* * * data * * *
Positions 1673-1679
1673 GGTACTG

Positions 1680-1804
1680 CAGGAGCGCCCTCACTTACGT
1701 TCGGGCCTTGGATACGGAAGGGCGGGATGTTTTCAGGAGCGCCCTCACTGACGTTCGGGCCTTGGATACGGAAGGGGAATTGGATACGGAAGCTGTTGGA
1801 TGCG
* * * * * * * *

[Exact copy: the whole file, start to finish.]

Positions 1673-1679
1673 GGTACTG

Positions 1680-1804
1680 CAGGAGCGCCCTCACTTACGT
1701 TCGGGCCTTGGATACGGAAGGGCGGGATGTTTTCAGGAGCGCCCTCACTGACGTTCGGGCCTTGGATACGGAAGGGGAATTGGATACGGAAGCTGTTGGA
1801 TGCG